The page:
Freelance Whales fail to please fans
The division between pop and rock has been an interesting subject within the realm of modern music ever since the feud between The Beatles and The Rolling Stones.
For the industry of independent music labels, this divide has grown continually over the last decade. Heavy synth-based groups such as Hellogoodbye and Owl City have risen out of the 2000s and formed a new demographic for indie listeners: teeny boppers and fans of The OC. This decadence is by no means welcomed by the indie scene established long before 2005, when this new super pop style began to manifest itself.
But these bands do bring some well-produced music to the table, featuring tracks that shouldn’t be overlooked.
Freelance Whales are the next contender for this genre, releasing their latest album, Weathervanes, March 16 to fans who pre-ordered it. Freelance Whales’ style related to the bands mentioned prior, relying on synth and banjo to maintain a unique sound.
Unfortunately, listeners have experienced this before with powerhouse indie bands such as Death Cab and Sufjan Stevens. Freelance Whales should be given an award for “going green” after all the recycling that takes place in this album. They took the original ideas created by the indie giants of the last 10 years and watered them down for the scene kids, making an easily chewable LP for beginner listeners.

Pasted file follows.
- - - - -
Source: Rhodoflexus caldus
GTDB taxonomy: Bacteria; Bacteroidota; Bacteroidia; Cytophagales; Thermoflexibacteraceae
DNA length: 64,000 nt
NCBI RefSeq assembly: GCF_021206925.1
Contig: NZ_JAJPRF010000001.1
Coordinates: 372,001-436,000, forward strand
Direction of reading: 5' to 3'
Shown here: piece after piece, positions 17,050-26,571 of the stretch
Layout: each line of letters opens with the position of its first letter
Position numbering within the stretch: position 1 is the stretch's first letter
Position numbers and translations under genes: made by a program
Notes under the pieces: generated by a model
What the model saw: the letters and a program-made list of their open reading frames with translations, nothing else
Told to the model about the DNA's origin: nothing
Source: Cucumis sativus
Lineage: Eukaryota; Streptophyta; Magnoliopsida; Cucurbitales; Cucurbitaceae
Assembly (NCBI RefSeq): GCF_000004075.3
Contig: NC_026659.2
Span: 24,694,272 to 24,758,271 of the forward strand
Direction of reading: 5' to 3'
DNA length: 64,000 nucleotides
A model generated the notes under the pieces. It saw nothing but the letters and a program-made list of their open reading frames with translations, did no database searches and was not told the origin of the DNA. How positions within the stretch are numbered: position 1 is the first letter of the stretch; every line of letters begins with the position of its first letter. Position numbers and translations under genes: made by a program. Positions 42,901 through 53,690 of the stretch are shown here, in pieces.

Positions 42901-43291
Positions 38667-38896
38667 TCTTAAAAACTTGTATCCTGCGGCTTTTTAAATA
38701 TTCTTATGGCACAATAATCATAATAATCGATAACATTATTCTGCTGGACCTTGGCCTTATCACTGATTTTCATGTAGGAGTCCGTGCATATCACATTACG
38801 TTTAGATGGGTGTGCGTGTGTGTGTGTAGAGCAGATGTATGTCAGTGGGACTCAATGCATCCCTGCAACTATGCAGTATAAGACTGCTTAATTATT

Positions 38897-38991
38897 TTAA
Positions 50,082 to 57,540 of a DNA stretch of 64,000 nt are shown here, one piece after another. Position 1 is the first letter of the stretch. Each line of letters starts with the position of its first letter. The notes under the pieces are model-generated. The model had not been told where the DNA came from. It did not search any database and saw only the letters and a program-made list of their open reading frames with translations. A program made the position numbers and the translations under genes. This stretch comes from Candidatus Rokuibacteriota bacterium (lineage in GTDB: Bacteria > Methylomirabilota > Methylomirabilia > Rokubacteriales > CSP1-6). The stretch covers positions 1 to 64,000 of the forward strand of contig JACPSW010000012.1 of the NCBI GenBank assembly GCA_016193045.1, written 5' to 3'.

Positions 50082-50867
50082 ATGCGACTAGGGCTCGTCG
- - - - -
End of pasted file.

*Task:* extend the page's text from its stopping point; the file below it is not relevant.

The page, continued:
Surprisingly, the album has one of the best intro tracks ever heard. However, listeners might soon feel disappointed after hearing Judah Dadone’s all-too-familiar singing style in the second track, “Hannah.”
Dadone takes this opportunity to show just how cheesy love lyrics can be, with references to Now & Later candy in the same stanza as champagne. The lyrics feel forced, trying to sound clever but ending up with a confused fan base left wondering what adulthood might be like from Freelance Whales’ vague accounts of romance.
The album moves on from there. Cute but redundant tracks proceed, interrupted by interludes that allow listeners to take a breath and question why the group has vocals in the first place.
From a compositional standpoint, the group does a lot of things right, showing balanced and well-edited musicianship on an instrumental level. But that sound is slightly tarnished when vocals enter the mix, releasing the feeling that this band has been overproduced and over-managed.
And that’s the polar opposite of what independent music is supposed to be about.
There are a handful of enjoyable songs on the album, but that joy cannot compare to most other indie bands. Therefore, Weathervanes hardly motivates continual listening.
Tracks such as “Kilojoules” and “Broken Horse” are solid, but as mentioned earlier, are all too influenced by past greats.
Freelance Whales has a way to go if they want to become the band they aspire to be.
Because of the strong support of this style by the teen population, however, Freelance Whales just might make it big after all.